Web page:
(Although I’m not at all comfortable with the notion of counting blogs as “fanzines.”)

    “The real question is whether a long-time pro like Fred Pohl would take the nomination as a compliment.”

    I would be astonished if he didn’t.

  7. The guy started a blog in his late eighties on which most of his posts are about his love for fandom, the history of how he get involved with fandom and science fiction and so on. He’s about the only living link with First Fandom still present – honouring him for this work by nominating him for a fan Hugo does not seem an insult to me and I doubt very much he would think differently. Doesn’t necessarily mean he needs to win it too, but the nomination is at very least a signal that some people in fandom love and appreciate what he’s doing. Good on Jo to do so.

    The idea that pros are pros and fans are fans and they’re separate species is a filthy modern heresy (for some values of modern). Pohl surely is somebody who knows otherwise.

    (And I can understand why Scalzi would concentrate on his pro achievements rather than his fan credentials when running for president of a professional organisation. Also, Scalzi may be a succesful writer and large online presence, but don’t overestimate such fame; SFWA has never struck me as a particularly internet aware organisation, while it’s easy to not encounter Scalzi as a major writer if you’re not clued in to him.)

  8. Frederik Pohl’s current blog is rambling, affable, inviting, personal, not terribly preoccupied with formal structure, and full of anecdotal writing about subjects of interest to science fiction fans. If that’s not fan writing, I don’t know what fan writing is.

    As for whether Pohl would be offended at such a nomination, I note that he was evidently delighted to be Fan Guest of Honor at the 1980 Norwescon.

  9. I modestly suggest that the difference between Harlan Ellison’s and Fred Pohl’s attitudes towards reminiscing about their pre-professional days in fandom tells all we need to know about their likely reactions to a Best Fan Writer nomination.

  10. I think the main harm that can be done to the fan Hugos by professional writers (like Silverlberg and John Scalzi) being nominated for their blogs is that they won’t be judged on merit. Their reputations can draw literally tens of thousands of readers to their blog sites, who never heard of any “traditional” fan writer, and will never check out websites of other fanwriters. It is like expecting File 770 to compete for the NY Times for readers, and is the reason why fan and pro Hugos have been kept separate.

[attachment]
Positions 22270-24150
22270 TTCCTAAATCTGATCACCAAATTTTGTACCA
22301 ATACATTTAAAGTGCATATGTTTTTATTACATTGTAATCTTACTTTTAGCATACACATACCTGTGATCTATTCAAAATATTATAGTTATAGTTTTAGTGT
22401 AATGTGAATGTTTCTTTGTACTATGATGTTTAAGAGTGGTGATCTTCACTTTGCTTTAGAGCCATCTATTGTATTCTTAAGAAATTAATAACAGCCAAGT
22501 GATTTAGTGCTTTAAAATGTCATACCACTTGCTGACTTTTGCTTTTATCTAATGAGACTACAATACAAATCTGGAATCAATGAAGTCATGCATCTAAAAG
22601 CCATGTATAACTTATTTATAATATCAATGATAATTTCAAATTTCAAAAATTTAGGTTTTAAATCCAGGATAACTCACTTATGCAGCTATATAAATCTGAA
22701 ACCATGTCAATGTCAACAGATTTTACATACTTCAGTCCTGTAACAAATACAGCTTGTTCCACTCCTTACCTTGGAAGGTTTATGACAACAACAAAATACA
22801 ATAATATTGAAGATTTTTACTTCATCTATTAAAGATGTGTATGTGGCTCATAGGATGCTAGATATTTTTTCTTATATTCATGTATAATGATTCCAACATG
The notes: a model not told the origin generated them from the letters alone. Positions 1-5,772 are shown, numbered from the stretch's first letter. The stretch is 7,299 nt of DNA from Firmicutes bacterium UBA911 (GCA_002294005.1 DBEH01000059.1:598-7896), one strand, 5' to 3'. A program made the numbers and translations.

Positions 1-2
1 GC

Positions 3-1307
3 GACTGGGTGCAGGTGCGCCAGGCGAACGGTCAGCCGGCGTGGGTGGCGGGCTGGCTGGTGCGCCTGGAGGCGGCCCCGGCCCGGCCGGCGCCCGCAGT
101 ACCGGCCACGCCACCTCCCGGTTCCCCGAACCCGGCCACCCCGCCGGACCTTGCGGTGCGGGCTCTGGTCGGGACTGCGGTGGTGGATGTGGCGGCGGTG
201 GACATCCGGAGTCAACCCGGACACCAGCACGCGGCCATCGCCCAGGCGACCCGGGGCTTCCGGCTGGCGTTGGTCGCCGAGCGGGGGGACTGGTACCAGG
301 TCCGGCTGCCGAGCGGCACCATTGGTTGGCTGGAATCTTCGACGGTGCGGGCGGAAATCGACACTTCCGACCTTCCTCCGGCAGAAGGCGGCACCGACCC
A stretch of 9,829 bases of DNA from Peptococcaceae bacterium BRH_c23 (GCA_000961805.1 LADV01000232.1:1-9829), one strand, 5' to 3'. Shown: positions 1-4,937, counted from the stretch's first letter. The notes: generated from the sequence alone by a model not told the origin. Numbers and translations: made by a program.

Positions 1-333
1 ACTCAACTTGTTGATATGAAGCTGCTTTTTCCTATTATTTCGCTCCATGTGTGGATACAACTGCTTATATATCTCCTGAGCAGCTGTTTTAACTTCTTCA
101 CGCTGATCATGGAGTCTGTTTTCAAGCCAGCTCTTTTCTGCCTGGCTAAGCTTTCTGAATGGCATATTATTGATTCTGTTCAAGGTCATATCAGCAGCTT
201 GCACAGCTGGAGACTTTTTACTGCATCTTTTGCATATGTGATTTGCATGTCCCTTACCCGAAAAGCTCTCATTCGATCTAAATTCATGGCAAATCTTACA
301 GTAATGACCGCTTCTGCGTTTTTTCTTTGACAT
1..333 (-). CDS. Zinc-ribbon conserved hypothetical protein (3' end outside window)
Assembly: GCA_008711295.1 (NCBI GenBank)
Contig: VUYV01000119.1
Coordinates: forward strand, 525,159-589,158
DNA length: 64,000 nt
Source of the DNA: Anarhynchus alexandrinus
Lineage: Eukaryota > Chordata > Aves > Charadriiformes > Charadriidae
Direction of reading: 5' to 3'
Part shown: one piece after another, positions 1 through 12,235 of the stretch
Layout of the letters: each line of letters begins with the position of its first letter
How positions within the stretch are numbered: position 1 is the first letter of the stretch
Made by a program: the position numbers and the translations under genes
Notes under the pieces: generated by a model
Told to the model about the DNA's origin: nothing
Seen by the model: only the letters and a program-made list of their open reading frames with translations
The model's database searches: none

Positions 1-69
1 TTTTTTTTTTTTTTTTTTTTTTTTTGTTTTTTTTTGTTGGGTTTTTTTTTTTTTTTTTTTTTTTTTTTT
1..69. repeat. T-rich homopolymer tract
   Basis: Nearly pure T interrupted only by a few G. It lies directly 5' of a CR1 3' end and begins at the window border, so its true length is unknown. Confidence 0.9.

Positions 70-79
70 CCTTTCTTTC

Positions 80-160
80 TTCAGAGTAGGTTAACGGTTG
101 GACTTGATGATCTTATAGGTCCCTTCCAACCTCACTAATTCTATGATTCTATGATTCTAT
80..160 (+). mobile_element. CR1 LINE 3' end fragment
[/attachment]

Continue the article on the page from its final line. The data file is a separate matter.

It causes no end of problems, assurely. Many pros are also fans and write for fanzines. They may also write very similar essays for websites (such as the Tor page) and prefaces in books that would fit just as easily in any fanzine. The distinctions are subtle, but have had to be made.

    The internet introduces a whole new round of such difficulties, and as yet there seems to be no sure guide around them.

  11. Gary Farber is wrong when he calls the 1951 SPACESHIP “crude and juvenile.” That it was when I began it in 1949, but by 1951 it was one of the best mags in fandom. However, when I accepted the retro-Hugo as best fan writer I pointed out that in a field that included Tucker, Willis, Hoffman, and White I was in no way deserving of that retro-award (but, what the hell, I would take it anyway!) You could look it up.

    I had won a Hugo when I became President of SFWA, though — eleven years earlier, Most Promising New Writer.

    And Fred Pohl was a fan before he became a pro. And still is one, although he’s quite a pro, too.

  12. @Gary: So do we look at the question from a rules-lawyering perspective, or a fannish/cultural perspective? Fred Pohl has been writing fannish material all along, but yes, he got paid for it. But some of it was fan writing according to the rules.

    One would think there is a “clear distinction between professional writing and amateur writing,” but the Hugo Award rules deliberately blur the meaning of these terms. In fact I’m surprised by your comment here when you have correctly pointed out in comments to other people’s blogs that under the current Hugo rules (1) fanwriting is what appears in fanzines, and (2) payment for material (by itself) doesn’t disqualify a publication as a fanzine. Or if we look at the rules prior to 1984, what we now think of as semiprozines like The Alien Critic and Algol/Starship were often nominated for Best Fanzine, and you’ll find any number of pieces by Fred Pohl in the issues of these zines.

  13. @Martin: The easy route is to try and turn this into a referendum on whether Fred Pohl is a fan, but the issue is more subtle than that. Why, with the newly liberalized Hugo rules extending a wide open invitation to recognize and reward electronic fanac, would well-informed members of the sf community be unable to fill a ballot with names of fans who deserve acclamation without resorting to one of the most famous and honored people in the genre?

    Does Fred Pohl need a fan writer Hugo? What does it add to his fame? That’s the question — not whether it’s a legal nomination so no rule stops people from listing him.